Sometimes, as a child, Ikponwosa Ero would scare herself looking in the mirror. “I would forget that I had white skin,” she says. “After playing a while with everyone around me, and then eventually I’d just catch my image in the mirror … ‘Oh my God, yeah, I do have white skin.’ ”

Ikponwosa Ero talks about the discrimination faced by people living with albinism in many sub-Saharan African countries. Video created by Bill Snaddon and published by the International Bar Association

Born in Nigeria to two black parents, Ero’s birth created a visible ripple in her family.

“When my mum had me she was really surprised, and she was hoping I would get darker,” Ero says, her shock of blonde curls casually tied in a pony tail. “Because most children who are born to black parents are born quite fair, and then over time they darken.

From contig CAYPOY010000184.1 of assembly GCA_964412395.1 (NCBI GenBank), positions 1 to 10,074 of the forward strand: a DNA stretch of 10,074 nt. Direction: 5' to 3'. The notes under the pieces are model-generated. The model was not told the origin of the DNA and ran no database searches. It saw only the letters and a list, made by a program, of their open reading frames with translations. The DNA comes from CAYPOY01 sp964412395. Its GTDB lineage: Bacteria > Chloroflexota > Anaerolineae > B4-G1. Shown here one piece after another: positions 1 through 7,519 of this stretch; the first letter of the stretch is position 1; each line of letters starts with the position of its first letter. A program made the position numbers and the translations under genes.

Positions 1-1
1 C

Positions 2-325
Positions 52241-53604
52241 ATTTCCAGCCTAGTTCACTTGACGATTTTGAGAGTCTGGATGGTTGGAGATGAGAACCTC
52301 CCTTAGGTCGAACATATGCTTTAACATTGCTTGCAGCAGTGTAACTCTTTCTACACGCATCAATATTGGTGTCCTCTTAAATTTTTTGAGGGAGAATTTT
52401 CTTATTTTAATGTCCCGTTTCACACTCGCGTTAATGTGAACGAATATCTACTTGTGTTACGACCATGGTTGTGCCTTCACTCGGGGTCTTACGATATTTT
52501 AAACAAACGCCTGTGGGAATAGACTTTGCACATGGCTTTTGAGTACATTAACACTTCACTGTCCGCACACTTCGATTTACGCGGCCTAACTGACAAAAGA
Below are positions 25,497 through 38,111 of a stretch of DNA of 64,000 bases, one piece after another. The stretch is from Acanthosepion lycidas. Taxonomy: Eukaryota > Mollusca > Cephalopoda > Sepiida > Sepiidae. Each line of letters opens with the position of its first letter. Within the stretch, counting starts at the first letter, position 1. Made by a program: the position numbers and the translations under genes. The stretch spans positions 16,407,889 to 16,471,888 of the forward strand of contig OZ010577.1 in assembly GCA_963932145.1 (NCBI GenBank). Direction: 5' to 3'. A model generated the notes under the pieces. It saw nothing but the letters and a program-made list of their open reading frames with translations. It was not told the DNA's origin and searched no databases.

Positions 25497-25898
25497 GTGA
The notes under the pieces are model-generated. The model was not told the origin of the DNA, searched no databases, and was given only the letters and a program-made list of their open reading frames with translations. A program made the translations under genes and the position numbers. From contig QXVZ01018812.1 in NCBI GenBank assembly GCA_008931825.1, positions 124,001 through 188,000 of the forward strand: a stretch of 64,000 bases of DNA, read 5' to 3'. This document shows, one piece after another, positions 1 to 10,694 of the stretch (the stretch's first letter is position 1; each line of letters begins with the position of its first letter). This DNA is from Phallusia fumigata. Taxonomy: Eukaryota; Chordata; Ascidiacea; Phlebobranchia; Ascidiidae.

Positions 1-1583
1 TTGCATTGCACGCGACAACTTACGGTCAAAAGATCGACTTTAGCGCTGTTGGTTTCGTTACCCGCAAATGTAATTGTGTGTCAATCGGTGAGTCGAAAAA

“So, [mum] thought, ‘Oh well, she’ll darken just like the rest of the children.’ But I didn’t. And it became very clear that I had albinism.”

Now 36 and a lawyer, Ero is the United Nations’  first independent expert on albinism, having been appointed by the Human Rights Council in 2015 as a way to focus attention on the issue. She has been working tirelessly on promoting and protecting the human rights for people with albinism for over a decade.

Read the full story in Bhekisisa, the Mail & Guardian’s centre for health journalism

Top photo: Ikponwosa Ero in London. Bill Snaddon